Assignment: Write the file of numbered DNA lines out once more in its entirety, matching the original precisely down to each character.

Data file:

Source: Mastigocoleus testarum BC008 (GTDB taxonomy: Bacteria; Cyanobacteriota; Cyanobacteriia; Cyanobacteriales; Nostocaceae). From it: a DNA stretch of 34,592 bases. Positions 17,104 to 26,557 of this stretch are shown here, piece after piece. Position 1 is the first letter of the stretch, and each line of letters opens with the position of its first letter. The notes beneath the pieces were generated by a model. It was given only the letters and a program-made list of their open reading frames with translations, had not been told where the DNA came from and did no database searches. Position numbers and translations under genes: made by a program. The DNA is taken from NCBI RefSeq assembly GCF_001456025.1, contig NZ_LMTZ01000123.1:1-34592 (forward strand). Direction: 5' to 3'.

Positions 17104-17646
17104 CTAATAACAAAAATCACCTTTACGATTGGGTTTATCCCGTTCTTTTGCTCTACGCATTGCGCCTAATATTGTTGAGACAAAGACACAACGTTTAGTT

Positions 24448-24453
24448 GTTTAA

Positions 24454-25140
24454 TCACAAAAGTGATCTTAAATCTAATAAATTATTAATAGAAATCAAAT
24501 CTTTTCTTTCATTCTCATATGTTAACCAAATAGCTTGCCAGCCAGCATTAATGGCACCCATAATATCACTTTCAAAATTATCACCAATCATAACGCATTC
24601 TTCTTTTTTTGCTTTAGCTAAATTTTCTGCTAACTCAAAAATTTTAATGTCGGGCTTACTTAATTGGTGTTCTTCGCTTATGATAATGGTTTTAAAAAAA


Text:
Source: Mastigocoleus testarum BC008 (GTDB taxonomy: Bacteria; Cyanobacteriota; Cyanobacteriia; Cyanobacteriales; Nostocaceae). From it: a DNA stretch of 34,592 bases. Positions 17,104 to 26,557 of this stretch are shown here, piece after piece. Position 1 is the first letter of the stretch, and each line of letters opens with the position of its first letter. The notes beneath the pieces were generated by a model. It was given only the letters and a program-made list of their open reading frames with translations, had not been told where the DNA came from and did no database searches. Position numbers and translations under genes: made by a program. The DNA is taken from NCBI RefSeq assembly GCF_001456025.1, contig NZ_LMTZ01000123.1:1-34592 (forward strand). Direction: 5' to 3'.

Positions 17104-17646
17104 CTAATAACAAAAATCACCTTTACGATTGGGTTTATCCCGTTCTTTTGCTCTACGCATTGCGCCTAATATTGTTGAGACAAAGACACAACGTTTAGTT

Positions 24448-24453
24448 GTTTAA

Positions 24454-25140
24454 TCACAAAAGTGATCTTAAATCTAATAAATTATTAATAGAAATCAAAT
24501 CTTTTCTTTCATTCTCATATGTTAACCAAATAGCTTGCCAGCCAGCATTAATGGCACCCATAATATCACTTTCAAAATTATCACCAATCATAACGCATTC
24601 TTCTTTTTTTGCTTTAGCTAAATTTTCTGCTAACTCAAAAATTTTAATGTCGGGCTTACTTAATTGGTGTTCTTCGCTTATGATAATGGTTTTAAAAAAA